Rosh Hashanah is to bring Hashem’s presence into our consciousness, to know that as He cares for me every moment, so must I think of Him constantly. As He wishes to bond with me, so must I wish to bond with Him, and Rosh Hashanah provides the opportunity for us to bridge the gap that my thoughts or lack of thought has created between us.
There is always room for improvement. As Rabbi Frand points us, using the same verse cited earlier from Lamentations, there is a threefold process in returning to Hashem, in teshuvah. First, we must examine our ways, then we must engage in introspection, and only then are we ready to return to Hashem.
When we examine our ways, we may find that indeed we are keeping each detail of the mitzvoth, but when we do the deeper introspection, are we really maintaining the spirit of each mitzvah or are we doing it by rote? Are we keeping every law of Shabbos but nevertheless not maintaining a Shabbos atmosphere in the home?Are we careful to pray at the appropriate times, but doing a rush job because we’re on our way somewhere else? In other words, are we so involved with each detail, with every twig and branch, that we lose sight of the forest, that we forget to contemplate how this mitzvah will help us connect to the Ribbonoh shel Olam?
Mesilas Yeshorim offers a different perspective on this idea. We must be mindful of the value of our neshama and as such we must not run mindlessly through life. Whatever we do, we must first stop ;and contemplate whether or not what we are about to do is beneficial to our neshama and its relationship to its Maker. We are responsible for ourselves and for our souls.
If we stop to think before we act, we are more likely to also contemplate the ramifications of our actions. Whatever we do has an effect not only on the moment, but also long range, and these results are hidden from us. Only Hashem knows the long range outcomes of everything. But our thoughts must play a part in our decisions.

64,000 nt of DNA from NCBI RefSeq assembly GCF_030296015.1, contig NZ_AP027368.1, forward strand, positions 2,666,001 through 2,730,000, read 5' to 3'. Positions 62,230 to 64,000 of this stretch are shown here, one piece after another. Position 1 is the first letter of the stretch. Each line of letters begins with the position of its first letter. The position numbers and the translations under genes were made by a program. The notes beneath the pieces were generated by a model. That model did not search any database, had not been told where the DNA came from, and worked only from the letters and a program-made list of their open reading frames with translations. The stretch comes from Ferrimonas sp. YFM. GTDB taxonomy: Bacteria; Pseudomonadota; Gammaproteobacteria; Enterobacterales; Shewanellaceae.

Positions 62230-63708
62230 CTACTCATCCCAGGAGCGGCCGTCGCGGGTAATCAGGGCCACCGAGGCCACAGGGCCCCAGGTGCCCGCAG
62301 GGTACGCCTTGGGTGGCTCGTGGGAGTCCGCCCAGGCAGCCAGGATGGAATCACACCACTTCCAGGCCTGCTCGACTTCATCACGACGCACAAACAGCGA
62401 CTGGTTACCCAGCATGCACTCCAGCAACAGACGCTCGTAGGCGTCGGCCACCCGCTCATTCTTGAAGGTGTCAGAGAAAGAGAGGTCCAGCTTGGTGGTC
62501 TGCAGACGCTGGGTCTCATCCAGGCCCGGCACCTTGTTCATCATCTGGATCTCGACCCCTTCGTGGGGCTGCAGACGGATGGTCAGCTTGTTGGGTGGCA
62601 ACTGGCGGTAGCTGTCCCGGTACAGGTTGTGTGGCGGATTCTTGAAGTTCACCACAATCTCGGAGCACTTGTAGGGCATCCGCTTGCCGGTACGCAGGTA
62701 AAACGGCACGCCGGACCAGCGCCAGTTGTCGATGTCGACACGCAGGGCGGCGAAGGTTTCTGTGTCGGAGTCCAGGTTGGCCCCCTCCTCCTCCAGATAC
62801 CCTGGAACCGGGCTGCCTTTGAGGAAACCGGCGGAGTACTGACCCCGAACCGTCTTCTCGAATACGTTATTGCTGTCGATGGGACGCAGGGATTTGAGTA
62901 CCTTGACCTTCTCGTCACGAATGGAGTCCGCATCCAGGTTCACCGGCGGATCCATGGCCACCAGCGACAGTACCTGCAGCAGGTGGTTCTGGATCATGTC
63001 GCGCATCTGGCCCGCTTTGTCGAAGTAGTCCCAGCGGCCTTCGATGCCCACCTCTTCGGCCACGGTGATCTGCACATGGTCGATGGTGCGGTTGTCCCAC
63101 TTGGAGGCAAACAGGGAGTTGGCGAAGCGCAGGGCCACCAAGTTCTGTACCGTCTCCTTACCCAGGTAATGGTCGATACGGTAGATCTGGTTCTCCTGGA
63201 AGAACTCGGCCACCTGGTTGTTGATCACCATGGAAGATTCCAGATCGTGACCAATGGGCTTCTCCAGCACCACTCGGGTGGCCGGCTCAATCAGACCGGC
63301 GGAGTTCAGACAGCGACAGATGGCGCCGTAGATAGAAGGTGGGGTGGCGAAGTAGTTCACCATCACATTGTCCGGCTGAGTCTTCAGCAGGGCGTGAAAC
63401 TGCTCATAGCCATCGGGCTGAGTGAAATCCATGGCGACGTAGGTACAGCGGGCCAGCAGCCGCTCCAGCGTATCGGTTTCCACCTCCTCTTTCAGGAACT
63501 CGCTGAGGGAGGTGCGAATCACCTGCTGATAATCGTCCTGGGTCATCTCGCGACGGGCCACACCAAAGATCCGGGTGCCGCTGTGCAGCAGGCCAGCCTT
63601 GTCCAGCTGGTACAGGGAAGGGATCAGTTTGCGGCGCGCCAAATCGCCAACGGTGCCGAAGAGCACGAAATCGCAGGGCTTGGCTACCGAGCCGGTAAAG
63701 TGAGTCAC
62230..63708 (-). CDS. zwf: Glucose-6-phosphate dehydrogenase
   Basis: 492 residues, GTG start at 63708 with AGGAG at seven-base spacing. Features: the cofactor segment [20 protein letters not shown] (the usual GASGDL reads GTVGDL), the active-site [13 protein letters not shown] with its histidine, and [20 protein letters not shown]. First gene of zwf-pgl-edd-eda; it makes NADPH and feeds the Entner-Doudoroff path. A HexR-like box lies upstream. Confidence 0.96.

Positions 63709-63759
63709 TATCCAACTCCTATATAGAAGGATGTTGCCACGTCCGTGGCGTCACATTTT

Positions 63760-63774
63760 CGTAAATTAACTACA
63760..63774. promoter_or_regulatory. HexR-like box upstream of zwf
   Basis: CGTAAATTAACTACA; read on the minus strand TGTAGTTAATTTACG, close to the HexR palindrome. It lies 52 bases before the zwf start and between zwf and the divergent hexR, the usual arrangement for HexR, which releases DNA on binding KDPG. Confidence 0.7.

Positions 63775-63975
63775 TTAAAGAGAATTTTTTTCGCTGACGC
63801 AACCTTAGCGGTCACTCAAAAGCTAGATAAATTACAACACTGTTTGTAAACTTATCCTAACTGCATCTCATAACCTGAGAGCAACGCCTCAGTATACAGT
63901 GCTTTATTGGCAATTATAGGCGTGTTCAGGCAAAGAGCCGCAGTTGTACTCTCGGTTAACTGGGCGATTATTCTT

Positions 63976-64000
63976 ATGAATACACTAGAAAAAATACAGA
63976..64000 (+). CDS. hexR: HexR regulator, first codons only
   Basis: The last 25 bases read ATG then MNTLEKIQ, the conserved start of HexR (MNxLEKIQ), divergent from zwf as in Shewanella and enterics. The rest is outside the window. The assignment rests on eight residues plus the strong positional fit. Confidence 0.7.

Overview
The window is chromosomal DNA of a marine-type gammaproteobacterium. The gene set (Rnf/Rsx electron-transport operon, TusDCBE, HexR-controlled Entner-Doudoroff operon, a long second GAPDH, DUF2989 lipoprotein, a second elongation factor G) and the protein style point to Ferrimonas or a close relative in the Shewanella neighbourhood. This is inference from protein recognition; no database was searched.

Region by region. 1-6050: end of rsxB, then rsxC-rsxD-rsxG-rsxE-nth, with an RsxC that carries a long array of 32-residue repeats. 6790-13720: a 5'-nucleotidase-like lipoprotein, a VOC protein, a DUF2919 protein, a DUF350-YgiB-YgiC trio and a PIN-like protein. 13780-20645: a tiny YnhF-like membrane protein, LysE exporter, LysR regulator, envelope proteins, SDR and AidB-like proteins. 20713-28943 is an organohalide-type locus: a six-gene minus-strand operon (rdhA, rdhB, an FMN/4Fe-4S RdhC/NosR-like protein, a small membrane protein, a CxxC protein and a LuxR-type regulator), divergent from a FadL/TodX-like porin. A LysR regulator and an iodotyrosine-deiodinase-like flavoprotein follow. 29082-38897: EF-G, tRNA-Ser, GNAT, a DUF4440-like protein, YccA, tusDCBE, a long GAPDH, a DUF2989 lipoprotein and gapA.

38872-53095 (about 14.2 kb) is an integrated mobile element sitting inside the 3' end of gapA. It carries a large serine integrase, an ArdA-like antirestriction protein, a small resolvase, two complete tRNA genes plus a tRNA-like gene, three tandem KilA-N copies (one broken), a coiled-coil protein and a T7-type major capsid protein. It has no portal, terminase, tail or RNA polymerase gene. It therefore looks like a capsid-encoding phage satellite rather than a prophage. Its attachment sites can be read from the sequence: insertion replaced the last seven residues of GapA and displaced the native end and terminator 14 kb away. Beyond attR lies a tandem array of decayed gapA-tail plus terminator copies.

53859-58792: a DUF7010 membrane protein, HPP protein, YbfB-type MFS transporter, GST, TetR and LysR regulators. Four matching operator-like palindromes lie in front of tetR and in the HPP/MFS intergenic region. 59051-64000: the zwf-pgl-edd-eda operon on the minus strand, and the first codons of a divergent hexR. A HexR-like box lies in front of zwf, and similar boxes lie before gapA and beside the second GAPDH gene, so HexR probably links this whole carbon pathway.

Therefore, says Rav Aharon Kotler as cited in Leovdecha Be’emes, Hashem also holds us responsible for our thought processes as we go about our lives, whether we do our normal activities of living or the performance of mitzvoth or, lehavdil, transgressions. Perhaps a word you thoughtlessly shouted left psychological scars; perhaps a delay in making a phone call cost someone the job he had been hoping for. And, conversely,perhaps your kind word gave someone the encouragement he needed to go on another day.
If our thoughts are truly meaningful, we should heed the advice of Rabbi Itamar Schwartz in "Building a Sanctuary in the Heart". We must ask ourselves continuously what is our purpose in life, and the conclusion would be that it is dveikus to Hashem, cleaving to Hashem. Keep it as a constant reminder, post it on a refrigerator magnet. It is only this dveikus, citing the Mesilas Yeshorim, that will make us complete,that will enable us to approach human perfection, a perfection of the soul.
So if we begin by nullifying our ego, by understanding that we are nothing more than dust and ashes without Him, we can proceed to the stage of constantly seeking Him near us. We will go from loanachnu, we are nothing, to loanachnu, we are His, and fill our lives with meaning as we do the introspection that will lead us back to true meaning in this life, closeness with Hakodosh Boruch Hu.